Financial Regulation is a Challenge
Regulators play a game against a tough opponent
By the way, I am scheduled to appear on a livestream put on by Reason at 1 PM New York time today.
Raising the FDIC protection limit from $250,000 to ??? raises political eyebrows in a dramatic manner. For one thing, the FDIC would then be seen as guaranteeing a much larger part of the financial system. Over time, the pressures for the government to protect yet additional parts of the financial system will grow, just as they did after the bailouts from the 2008-2009 financial crisis. Furthermore, if the FDIC keeps on increasing its protections in the quest for financial stability, that means a larger FDIC, a larger regulatory apparatus, perhaps higher capital requirements, and over time higher premia for banks to pay to the FDIC. …
As that scenario unfolds, there will be all the more incentives to supply more lending and also deposit-taking services outside the formal and more heavily regulated banking sector. Rather than pushing more resources into the larger banks, this policy would push additional resources outside the formal banking system altogether. That would mean less power, oversight and scrutiny from the Fed and also from other regulatory bodies. Typically American banks are more tightly regulated and monitored than are non-bank financial entities.
Think of government protection as a subsidy, and regulation as a tax. The goal of financial markets will be to maximize the benefits from the subsidy and minimize the costs of the tax. The participants in the market are very clever at doing that. The government is probably not going to win that game, which I once called The Chess Game of Financial Regulation.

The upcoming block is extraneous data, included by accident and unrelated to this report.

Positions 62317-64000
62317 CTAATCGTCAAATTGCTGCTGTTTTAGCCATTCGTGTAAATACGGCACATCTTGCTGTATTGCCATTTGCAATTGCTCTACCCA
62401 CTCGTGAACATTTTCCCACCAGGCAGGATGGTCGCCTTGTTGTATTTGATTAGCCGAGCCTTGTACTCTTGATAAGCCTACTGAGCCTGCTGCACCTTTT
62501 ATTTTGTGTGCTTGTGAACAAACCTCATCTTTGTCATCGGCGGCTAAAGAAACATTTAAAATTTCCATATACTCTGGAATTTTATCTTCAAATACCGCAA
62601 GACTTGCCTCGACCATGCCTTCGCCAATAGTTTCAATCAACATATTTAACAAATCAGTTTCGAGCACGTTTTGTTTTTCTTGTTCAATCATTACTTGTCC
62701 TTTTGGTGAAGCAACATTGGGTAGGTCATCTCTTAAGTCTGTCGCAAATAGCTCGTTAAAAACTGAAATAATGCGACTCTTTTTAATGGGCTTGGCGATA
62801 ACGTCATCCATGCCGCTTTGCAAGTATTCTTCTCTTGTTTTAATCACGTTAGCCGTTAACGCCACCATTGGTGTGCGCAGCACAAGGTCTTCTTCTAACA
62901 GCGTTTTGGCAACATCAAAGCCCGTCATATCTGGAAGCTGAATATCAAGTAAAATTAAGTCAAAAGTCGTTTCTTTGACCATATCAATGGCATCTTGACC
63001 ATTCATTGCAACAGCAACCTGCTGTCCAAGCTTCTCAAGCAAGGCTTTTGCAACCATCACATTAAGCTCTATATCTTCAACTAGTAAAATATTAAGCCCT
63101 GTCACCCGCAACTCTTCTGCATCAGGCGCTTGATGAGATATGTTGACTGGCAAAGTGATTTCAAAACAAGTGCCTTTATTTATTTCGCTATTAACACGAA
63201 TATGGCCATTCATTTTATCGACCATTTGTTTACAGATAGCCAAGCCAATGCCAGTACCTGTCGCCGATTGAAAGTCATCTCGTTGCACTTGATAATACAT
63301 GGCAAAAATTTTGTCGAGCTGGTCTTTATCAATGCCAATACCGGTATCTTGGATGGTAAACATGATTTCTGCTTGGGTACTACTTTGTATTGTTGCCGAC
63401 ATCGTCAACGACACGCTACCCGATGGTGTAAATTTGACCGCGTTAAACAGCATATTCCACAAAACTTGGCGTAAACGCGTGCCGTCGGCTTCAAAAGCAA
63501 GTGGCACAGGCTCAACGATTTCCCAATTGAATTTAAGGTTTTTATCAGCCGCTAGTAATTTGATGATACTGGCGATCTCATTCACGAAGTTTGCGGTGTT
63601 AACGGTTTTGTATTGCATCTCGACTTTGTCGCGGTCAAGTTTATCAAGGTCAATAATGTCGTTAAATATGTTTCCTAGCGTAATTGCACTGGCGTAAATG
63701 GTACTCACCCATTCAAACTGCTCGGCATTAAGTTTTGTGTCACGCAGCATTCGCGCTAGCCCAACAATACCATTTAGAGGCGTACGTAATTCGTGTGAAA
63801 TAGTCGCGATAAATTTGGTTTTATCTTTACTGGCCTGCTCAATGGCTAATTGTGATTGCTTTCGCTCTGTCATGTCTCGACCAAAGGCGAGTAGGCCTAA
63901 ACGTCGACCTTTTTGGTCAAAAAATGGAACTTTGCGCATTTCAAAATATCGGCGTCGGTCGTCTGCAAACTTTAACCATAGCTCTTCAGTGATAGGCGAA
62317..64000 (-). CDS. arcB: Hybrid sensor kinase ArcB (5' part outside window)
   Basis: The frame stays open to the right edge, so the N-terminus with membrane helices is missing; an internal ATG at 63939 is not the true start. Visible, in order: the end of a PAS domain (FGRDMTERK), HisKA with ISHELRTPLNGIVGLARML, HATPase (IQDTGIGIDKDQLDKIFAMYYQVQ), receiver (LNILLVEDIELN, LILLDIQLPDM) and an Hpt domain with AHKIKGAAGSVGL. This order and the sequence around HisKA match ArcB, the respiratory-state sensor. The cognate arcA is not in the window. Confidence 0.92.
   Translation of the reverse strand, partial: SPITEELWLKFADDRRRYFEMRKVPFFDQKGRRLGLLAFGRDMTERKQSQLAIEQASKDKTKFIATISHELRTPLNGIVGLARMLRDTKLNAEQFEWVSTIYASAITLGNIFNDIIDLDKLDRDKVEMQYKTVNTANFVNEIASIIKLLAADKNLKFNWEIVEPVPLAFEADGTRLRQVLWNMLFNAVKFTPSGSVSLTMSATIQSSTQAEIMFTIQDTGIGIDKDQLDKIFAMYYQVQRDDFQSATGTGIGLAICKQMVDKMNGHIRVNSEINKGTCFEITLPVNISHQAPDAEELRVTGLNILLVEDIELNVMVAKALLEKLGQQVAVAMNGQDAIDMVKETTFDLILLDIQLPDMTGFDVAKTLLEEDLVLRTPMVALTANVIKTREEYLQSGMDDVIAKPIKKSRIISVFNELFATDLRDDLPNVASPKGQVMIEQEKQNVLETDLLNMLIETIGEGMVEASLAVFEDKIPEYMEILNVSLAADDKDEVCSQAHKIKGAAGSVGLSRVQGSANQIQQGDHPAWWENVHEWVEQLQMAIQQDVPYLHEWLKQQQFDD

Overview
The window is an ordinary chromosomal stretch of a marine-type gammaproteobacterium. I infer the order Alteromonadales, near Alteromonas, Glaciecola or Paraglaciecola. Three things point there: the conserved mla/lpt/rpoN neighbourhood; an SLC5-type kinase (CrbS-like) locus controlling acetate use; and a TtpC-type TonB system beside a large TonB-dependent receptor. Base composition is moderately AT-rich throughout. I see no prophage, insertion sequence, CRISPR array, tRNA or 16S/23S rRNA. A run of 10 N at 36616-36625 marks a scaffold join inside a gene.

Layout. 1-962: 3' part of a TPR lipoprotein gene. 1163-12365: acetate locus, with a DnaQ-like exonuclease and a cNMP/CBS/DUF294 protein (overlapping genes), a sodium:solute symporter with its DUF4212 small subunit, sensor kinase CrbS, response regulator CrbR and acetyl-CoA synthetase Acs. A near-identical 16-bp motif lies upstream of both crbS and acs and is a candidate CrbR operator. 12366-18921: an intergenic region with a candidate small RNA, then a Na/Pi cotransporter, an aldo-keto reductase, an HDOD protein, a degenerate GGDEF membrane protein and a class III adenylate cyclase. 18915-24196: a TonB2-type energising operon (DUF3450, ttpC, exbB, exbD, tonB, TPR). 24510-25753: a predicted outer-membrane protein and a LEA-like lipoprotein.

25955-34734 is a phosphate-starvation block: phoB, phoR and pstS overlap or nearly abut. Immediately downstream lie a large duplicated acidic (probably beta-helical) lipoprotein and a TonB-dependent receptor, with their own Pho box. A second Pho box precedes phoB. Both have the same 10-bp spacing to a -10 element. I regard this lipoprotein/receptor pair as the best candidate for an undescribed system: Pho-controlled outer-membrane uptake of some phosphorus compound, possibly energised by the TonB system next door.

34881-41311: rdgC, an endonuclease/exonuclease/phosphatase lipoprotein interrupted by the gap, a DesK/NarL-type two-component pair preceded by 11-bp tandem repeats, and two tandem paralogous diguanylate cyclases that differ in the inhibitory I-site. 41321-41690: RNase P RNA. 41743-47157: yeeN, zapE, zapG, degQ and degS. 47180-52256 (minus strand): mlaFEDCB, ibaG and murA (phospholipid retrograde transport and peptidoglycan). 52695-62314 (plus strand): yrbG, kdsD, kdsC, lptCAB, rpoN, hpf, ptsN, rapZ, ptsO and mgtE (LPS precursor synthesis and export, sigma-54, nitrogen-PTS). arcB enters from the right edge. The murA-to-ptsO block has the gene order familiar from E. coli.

This debacle goes to prove that the whole architecture is hopeless: guarantee depositors and other creditors, regulators will make sure that banks don't take too many risks. If they can't see this, patching the ship again will not work.
If banks channeled all deposits into interest-paying reserves or short-term treasury debt, and financed all long-term lending with long-term liabilities, maturity-matched long-term debt and lots of equity, we would end private sector financial crises forever. Are the benefits of the current system worth it? (Plug for "towards a run-free financial system." "Private sector" because a sovereign debt crisis is something else entirely.)
Unfortunately, just as there are incentives for banks to lean on government, there are incentives for government to lean on banks. So regulation is unlikely to align with the public interest. Again, see my well-timed article reviewing Niall Ferguson’s The Cash Nexus.
FWIW, this line of argument produced one of the few times I have made a relative stop and think in a stereotypical holiday dinner table political discussion. The framing that worked was: suppose on the one hand you have a very smart guy trying to make a set of ironclad rules that nobody will get around. And on the other you have another very smart guy who stands to make a billion-with-a-B dollars if he can figure out a way around the rules the first guy made. Who do you think is going to win?
Re: "Think of government protection as a subsidy, and regulation as a tax."
The regulation (tax) can constitute a barrier to entry and thereby protect insider firms. A move in "the chess game of financial regulation"?